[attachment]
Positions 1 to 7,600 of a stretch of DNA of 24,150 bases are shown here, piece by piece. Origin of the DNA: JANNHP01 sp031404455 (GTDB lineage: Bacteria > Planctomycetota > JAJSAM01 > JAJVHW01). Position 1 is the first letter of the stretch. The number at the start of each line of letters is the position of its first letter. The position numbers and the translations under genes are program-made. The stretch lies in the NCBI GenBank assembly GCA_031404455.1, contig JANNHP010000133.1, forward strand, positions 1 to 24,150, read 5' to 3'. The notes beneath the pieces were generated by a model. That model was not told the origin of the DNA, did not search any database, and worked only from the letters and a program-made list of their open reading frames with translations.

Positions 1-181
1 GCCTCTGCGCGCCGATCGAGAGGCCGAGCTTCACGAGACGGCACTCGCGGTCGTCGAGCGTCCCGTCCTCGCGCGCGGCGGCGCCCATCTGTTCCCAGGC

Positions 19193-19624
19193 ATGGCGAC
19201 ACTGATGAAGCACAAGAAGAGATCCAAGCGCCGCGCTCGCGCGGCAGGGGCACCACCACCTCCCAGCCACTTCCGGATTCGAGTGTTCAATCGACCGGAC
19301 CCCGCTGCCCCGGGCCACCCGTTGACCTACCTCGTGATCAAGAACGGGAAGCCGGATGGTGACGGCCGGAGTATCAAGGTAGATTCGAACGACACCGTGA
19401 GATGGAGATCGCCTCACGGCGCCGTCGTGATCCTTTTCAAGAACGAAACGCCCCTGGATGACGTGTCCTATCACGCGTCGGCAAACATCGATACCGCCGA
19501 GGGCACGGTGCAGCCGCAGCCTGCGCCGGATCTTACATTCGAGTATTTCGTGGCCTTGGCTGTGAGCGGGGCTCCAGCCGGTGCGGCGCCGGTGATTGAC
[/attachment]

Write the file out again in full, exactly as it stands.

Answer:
Positions 1 to 7,600 of a stretch of DNA of 24,150 bases are shown here, piece by piece. Origin of the DNA: JANNHP01 sp031404455 (GTDB lineage: Bacteria > Planctomycetota > JAJSAM01 > JAJVHW01). Position 1 is the first letter of the stretch. The number at the start of each line of letters is the position of its first letter. The position numbers and the translations under genes are program-made. The stretch lies in the NCBI GenBank assembly GCA_031404455.1, contig JANNHP010000133.1, forward strand, positions 1 to 24,150, read 5' to 3'. The notes beneath the pieces were generated by a model. That model was not told the origin of the DNA, did not search any database, and worked only from the letters and a program-made list of their open reading frames with translations.

Positions 1-181
1 GCCTCTGCGCGCCGATCGAGAGGCCGAGCTTCACGAGACGGCACTCGCGGTCGTCGAGCGTCCCGTCCTCGCGCGCGGCGGCGCCCATCTGTTCCCAGGC

Positions 19193-19624
19193 ATGGCGAC
19201 ACTGATGAAGCACAAGAAGAGATCCAAGCGCCGCGCTCGCGCGGCAGGGGCACCACCACCTCCCAGCCACTTCCGGATTCGAGTGTTCAATCGACCGGAC
19301 CCCGCTGCCCCGGGCCACCCGTTGACCTACCTCGTGATCAAGAACGGGAAGCCGGATGGTGACGGCCGGAGTATCAAGGTAGATTCGAACGACACCGTGA
19401 GATGGAGATCGCCTCACGGCGCCGTCGTGATCCTTTTCAAGAACGAAACGCCCCTGGATGACGTGTCCTATCACGCGTCGGCAAACATCGATACCGCCGA
19501 GGGCACGGTGCAGCCGCAGCCTGCGCCGGATCTTACATTCGAGTATTTCGTGGCCTTGGCTGTGAGCGGGGCTCCAGCCGGTGCGGCGCCGGTGATTGAC